Aircraft are the most powerful units in the game given their high attacking power and high speed. Players have complete control of an aircraft, with all the abilities one would expect from a flight simulator, including pitch, yaw, and roll control. In this sense it controls similarly to the Ace Combat series of flight arcade shooters; it is only semi-realistic. Aircraft sport an infinite number of ammunition (bombs and torpedoes must be reloaded at an airbase or carrier), G-forces do not affect the pilot, and all planes carry infinite fuel. Unlike Ace Combat, however, planes cannot take much punishment before going down, and in a fight between two ships and an aircraft, chances are the warships will shoot the plane down (but perhaps not before the plane drops its torpedo).
Any plane can be used as a fighter if they are sent up unequipped with bombs. Some planes are better than others, but bombs negatively affect all plane's fight performance, so either drop them or send them up without bombs before trying to use them as dogfighters.
There are several kinds of aircraft, including:
- Fighters: Includes the A6M Zero and the F4F Wildcat. These planes are typically armed with machine guns and have extremely high manoeuvrability, allowing them to out-turn and out-fly all other aircraft. Typically they have machine guns, but they can carry tiny bombs too. The bombs cause extremely little damage, and it also negatively affects their performance, so drop them before dogfighting.
- Dive bombers: Includes the D3A Val and the SBD Dauntless. These bombers start high and dive low on their targets. Ineffective against targets with strong deck plating, like battleships, they are best wielded against lightly armoured targets, mainly destroyers and light cruisers. They can also bring the hurt on aircraft carriers given the huge size of their deck. Difficult to destroy, but in general causes little damage.
- Torpedo Bombers: Includes the B5N Kate and the TBD/F Avenger. These planes start low, then climb high after releasing torpedoes. Torpedoes must be dropped at an altitude less than 1,000ft while the plane is almost parallel to the ocean - otherwise the torpedo will detonate when hitting the water. Far easier to use than dive bombers as well as being far more devastating, they are easy prey for targets with a lot of anti-aircraft fire.
- Level Bombers: Includes the B-17 and the G4M. These planes fly at high altitudes and drop massive amounts of bombs on targets. They are rather easy to use and are oftentimes heavily defended by themselves, but their accuracy is typically abysmal. They are effective against all targets, but particularly excel in bombing shipyards, airfields, and aircraft carriers in particular.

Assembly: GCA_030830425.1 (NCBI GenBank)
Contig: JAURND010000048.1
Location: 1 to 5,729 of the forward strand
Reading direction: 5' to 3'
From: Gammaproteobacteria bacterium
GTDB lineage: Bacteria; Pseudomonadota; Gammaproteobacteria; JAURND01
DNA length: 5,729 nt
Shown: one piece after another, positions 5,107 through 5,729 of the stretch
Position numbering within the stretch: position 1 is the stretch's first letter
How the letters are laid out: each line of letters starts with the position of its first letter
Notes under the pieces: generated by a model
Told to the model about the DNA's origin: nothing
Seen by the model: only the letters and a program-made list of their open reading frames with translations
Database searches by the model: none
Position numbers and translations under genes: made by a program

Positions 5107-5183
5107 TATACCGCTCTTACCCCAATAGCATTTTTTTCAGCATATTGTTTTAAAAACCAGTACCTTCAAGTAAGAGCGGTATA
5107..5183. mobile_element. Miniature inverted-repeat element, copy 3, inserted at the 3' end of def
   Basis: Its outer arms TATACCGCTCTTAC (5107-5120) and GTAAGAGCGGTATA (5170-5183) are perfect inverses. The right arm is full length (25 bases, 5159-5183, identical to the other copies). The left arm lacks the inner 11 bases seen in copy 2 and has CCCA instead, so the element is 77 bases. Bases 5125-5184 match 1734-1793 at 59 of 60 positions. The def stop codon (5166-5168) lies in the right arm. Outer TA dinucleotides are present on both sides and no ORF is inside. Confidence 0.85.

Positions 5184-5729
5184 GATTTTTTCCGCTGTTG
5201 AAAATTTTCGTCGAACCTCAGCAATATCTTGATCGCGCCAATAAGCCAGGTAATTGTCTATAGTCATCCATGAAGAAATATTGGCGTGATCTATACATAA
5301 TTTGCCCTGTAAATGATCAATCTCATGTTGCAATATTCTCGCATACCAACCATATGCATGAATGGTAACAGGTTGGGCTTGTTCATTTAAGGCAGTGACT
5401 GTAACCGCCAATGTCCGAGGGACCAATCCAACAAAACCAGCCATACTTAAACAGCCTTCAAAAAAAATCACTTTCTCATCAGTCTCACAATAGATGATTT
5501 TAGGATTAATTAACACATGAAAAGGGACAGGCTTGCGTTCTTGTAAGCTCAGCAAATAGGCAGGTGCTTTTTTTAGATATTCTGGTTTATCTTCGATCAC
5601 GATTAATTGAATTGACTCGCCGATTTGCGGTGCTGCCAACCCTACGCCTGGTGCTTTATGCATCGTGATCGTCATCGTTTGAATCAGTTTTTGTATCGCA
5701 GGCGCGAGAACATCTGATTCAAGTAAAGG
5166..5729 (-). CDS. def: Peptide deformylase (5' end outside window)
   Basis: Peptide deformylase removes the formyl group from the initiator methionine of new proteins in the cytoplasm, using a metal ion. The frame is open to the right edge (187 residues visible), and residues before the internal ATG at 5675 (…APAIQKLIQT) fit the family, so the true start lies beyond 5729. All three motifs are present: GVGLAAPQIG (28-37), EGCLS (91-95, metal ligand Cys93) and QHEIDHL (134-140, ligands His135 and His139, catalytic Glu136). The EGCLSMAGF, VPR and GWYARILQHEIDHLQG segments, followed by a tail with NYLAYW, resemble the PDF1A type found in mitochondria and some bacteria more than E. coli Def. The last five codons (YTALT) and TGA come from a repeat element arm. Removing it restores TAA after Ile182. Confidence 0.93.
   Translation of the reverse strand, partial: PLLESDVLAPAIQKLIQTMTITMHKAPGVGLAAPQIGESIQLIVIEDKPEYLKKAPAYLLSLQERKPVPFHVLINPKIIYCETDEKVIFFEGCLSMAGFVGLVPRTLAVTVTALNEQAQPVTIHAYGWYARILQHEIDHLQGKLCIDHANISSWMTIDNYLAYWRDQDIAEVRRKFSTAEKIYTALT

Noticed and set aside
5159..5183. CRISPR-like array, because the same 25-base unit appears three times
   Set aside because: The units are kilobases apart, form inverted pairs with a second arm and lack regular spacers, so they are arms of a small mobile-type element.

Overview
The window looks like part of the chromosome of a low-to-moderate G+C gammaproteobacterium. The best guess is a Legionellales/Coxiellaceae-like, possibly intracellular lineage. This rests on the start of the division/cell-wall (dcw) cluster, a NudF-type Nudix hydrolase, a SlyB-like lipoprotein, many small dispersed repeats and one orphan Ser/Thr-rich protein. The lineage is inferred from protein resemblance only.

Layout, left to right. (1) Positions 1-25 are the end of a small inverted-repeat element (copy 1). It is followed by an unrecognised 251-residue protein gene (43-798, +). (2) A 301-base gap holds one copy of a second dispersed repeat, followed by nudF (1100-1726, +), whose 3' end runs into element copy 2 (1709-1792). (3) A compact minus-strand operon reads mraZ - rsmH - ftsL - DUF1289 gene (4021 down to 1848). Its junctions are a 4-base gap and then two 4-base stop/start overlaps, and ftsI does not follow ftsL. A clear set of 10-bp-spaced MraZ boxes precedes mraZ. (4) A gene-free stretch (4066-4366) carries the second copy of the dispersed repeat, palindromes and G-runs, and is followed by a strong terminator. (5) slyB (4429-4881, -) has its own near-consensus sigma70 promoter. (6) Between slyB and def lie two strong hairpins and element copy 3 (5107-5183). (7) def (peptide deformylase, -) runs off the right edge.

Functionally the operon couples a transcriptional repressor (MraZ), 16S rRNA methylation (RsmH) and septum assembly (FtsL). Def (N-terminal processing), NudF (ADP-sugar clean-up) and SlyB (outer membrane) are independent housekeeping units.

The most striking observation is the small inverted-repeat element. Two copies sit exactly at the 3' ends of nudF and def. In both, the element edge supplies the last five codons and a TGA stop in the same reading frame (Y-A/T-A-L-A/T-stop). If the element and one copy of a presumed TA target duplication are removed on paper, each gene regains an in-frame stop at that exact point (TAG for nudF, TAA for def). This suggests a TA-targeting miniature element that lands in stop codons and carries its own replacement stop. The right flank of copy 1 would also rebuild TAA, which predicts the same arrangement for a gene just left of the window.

- Recon Planes: Includes the PBY Catalina and the H8K Emily. These planes are slow, but they sport sonar, making them ideal for anti-submarine operations. They come equipped with either bombs, twin torpedoes, or most devastatingly depth charges. Without a doubt the submariner's most deadly enemy, since recon planes can see and attack them without fear of counter-attack from the sub. It should also be noted that recon planes can land on the water. If they land on the water near a shipyard, they can be rearmed with additional weapons. Unfortunately, this must be done manually.
All the above types, excepting recon planes, are produced at either an airfield or, most commonly, at an aircraft carrier. Recon planes are produced at shipyards.
It should be noted that the throttle control on planes works differently than some other flyers. Setting the throttle to the maximum will cause the plane to accelerate to maximum speed, but pulling it down will result in the plane braking. The issue is that the plane will continue braking until it reaches a speed of 0, during which a novice player can easily stall and crash. It is therefore important, while flying, to slow down while making an attack run, but not slowing down to the point of an unrecoverable stall.
To put aircraft in the air, select the unit you want to launch planes - whether a carrier or an airfield, and open up the control panel. In the above example, four squadrons are available.
- The "H" indicates the squadron is at home base.
- The diagonal arrow pointing up shows that the squadron is currently in the process of taking off.
- A straight arrow indicates that the aircraft is currently in the air.